Non-Chill Filtered whiskies are usually released at 46% abv or higher. But not always! The rep I spoke with at Spirit of Toronto for Duncan Taylor said their regional whiskies (40% abv) were all non-chill filtered. I think Te Bheag (NCF) is also about 40-43% abv.
So here's my question. Why are NCF whiskies usually released at 46%? Can they be bottled at a lower strength? If they can, why the tendancy to release at 46% or higher?
Thanks in advance.
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46% abv is the "magic" point where the cloudiness that appears when the whisky in the bottle is cooled down disappears again when it is back at room temperature.
Meaning, at 46% abv a cooling whisky does form clouds which dissolve again without any trace when it reaches about 16-18° C. 46% abv is a level where the alcohol content is high enough to dissolve the clouds again without heating the whisky.
You can bottle a non chill-filtered whisky at 40% or 43% abv but when you let it go cold, the clouds will not vanish when room temperature is restored. They will also not vanish again when you put ice into the whisky because the melting ice dilutes the whisky. That applies to a 46% abv also.
On the other hand it its inconsistant to not chill-filter for more flavour and taste and then to dilute to 40% abv which does take out flavour and taste as well. That counteracts the effect of the not chill-filtering.
I do not want to lecture but are you sure that the Duncan Taylor representative meant their 40% bottlings when he talked about non chill-filtering? I have not seen a Duncan Taylor bottling yet which stated "Non chill-filtered" and was below 46% abv.
Wish they would make it mandatory to state it on the bottle (coloring also) but the likes of Diageo will not allow that to happen
It's to do with the congeners & fatty acids (good bits!) freezing in transit, eg overseas export, so the recent practise amongst the big guns such as Diageo and many others is to chill-filter and water down to 40%. Leading lights among the proprietory bottlers at 46% UCF are Ardbeg, which to me is a big part of it's recent success.
The Lonach collection from DTC is unique in that they have sourced casks where one is down below the minumum 40% abv so they vat it with another one above 40% abv to make it legally called whisky. Not sure if they are UCF tho.
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I was under the impression that 46% is thought to be (by a lot of so call experts) the best abv balance in regards to dilution and keeping closest to the character of the whiskey at cask strength. Reducing to anything under that should be left up to the discretion of the drinker.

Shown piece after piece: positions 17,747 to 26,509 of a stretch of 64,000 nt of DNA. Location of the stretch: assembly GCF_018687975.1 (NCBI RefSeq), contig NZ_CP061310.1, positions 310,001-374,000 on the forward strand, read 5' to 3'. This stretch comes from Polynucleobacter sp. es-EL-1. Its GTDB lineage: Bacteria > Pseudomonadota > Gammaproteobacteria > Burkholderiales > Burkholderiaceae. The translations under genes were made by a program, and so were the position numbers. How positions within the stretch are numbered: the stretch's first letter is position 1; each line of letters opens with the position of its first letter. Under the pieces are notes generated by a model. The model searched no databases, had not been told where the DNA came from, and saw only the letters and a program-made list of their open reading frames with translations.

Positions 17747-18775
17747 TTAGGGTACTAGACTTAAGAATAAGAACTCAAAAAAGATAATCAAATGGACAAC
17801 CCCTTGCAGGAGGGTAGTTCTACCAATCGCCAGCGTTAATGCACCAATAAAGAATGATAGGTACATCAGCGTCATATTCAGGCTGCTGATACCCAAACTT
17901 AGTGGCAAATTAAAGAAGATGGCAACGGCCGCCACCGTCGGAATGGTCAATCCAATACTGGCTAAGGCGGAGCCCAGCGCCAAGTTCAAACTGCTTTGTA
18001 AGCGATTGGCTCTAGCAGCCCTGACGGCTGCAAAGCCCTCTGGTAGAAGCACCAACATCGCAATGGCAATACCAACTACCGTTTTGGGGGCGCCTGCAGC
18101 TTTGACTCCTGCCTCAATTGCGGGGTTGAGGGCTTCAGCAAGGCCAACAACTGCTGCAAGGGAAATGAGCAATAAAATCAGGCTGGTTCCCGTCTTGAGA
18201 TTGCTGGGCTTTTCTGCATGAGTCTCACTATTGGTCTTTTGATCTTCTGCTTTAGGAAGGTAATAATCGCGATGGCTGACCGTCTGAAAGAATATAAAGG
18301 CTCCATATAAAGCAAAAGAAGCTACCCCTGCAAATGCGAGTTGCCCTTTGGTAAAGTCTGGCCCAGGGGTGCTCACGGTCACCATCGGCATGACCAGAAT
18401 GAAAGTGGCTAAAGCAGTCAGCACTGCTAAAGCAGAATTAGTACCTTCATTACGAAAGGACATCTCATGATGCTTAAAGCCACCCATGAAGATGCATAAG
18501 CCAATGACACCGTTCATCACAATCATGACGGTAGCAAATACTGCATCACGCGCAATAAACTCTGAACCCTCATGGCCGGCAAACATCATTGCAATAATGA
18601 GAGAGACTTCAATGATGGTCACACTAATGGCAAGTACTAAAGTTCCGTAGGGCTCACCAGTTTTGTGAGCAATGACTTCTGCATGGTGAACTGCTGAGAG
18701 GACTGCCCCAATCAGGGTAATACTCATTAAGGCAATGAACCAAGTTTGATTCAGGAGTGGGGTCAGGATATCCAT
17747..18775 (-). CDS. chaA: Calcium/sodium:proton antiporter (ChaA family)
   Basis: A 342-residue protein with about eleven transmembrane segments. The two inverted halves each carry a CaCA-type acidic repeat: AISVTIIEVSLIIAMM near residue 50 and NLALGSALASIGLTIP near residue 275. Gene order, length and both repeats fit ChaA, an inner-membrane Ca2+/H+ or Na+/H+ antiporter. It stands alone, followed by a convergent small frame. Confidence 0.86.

Don't know if that is true or not though.
irishwhiskeychaser wrote:I was under the impression that 46% is thought to be (by a lot of so call experts) the best abv balance in regards to dilution and keeping closest to the character of the whiskey at cask strength.
I think that's what people tend to say when they are selling whisk(e)y at 46%. Probably because it sounds better than saying that 46% is the weakest they can make it without making it go cloudy. I'm also not totally persuaded that chill filtering harms the taste of whisky. It would be interesting to try some of the same whiskies at the same strength in both cf and ucf versions. Maybe that would offer me the evidence to persuade me.
Willie JJ wrote:Roughly it sounds like Chay Vek. Somebody please feel free to offer a better explanation.
Sounds right to me.
I wonder does it take away of the cogeners that we can actually taste in the first place?
Yes, the difference is very tangible and noticeable.
To novices, it's not always so noticeable in the taste, but it's clearly identifiable in the mouthfeel. The fats and congeners that are removed by chillfiltering are actually oils.
So NCF whiskies typically have a much oiler, juicer mouthfeel, and usually a stronger flavour too.
I demonstrate this at every tasting I host. If you pour water very slowly and carefully down the side of your glass, you can actually get the water to "lift" and separate the oils from the whisky. Dip your finger into the glass so that it doesn't penetrate the oily layer. Then remove and rub your fingers together and feel the slippery, greasy, oily texture. That's the stuff that contributes to the mouthfeel and contains a lot of flavour.
Now imagine that your dram had all those oils and flavours removed!
The vast majority of whisky I drink these days is cask strength and NCF. I'm afraid that when I taste a chill-filtered whisky, it usually fails to impress me, because I'm just used to more flavour and a better mouthfeel.
I've mentioned before, I saw a bottle of Bladnoch, unchillfiltered at 40%, at the distillery. Since I was only allowed one sample , I didn't get to try it, but it was as cloudy as an unfiltered weissbier.
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I think the practice of chill-filtering and colouring should be abandoned altogether as it is confusing and suggests possible quality issues with the single malt fans. Why not just write on the back label that added water and haze/cloudiness is perfectly natural with for a single malt whisky and is a sign of "high quality" or something similar?
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